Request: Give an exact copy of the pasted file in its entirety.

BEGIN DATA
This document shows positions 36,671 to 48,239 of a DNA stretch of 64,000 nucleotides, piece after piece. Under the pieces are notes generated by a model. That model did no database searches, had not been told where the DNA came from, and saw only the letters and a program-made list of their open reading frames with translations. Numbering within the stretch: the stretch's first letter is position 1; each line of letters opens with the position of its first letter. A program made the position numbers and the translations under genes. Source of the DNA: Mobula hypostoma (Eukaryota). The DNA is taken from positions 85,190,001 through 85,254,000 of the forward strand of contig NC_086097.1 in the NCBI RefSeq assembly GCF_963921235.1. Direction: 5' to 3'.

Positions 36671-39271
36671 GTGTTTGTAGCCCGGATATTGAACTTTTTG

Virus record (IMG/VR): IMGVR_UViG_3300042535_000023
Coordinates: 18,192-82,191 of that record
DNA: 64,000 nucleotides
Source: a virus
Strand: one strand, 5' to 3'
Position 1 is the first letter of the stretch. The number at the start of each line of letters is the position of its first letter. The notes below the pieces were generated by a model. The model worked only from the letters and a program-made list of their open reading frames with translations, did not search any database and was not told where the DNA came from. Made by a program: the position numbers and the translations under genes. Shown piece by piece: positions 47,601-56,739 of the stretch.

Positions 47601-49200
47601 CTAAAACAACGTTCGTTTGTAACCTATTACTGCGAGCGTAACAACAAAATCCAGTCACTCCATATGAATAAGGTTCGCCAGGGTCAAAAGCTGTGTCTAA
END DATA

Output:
This document shows positions 36,671 to 48,239 of a DNA stretch of 64,000 nucleotides, piece after piece. Under the pieces are notes generated by a model. That model did no database searches, had not been told where the DNA came from, and saw only the letters and a program-made list of their open reading frames with translations. Numbering within the stretch: the stretch's first letter is position 1; each line of letters opens with the position of its first letter. A program made the position numbers and the translations under genes. Source of the DNA: Mobula hypostoma (Eukaryota). The DNA is taken from positions 85,190,001 through 85,254,000 of the forward strand of contig NC_086097.1 in the NCBI RefSeq assembly GCF_963921235.1. Direction: 5' to 3'.

Positions 36671-39271
36671 GTGTTTGTAGCCCGGATATTGAACTTTTTG

Virus record (IMG/VR): IMGVR_UViG_3300042535_000023
Coordinates: 18,192-82,191 of that record
DNA: 64,000 nucleotides
Source: a virus
Strand: one strand, 5' to 3'
Position 1 is the first letter of the stretch. The number at the start of each line of letters is the position of its first letter. The notes below the pieces were generated by a model. The model worked only from the letters and a program-made list of their open reading frames with translations, did not search any database and was not told where the DNA came from. Made by a program: the position numbers and the translations under genes. Shown piece by piece: positions 47,601-56,739 of the stretch.

Positions 47601-49200
47601 CTAAAACAACGTTCGTTTGTAACCTATTACTGCGAGCGTAACAACAAAATCCAGTCACTCCATATGAATAAGGTTCGCCAGGGTCAAAAGCTGTGTCTAA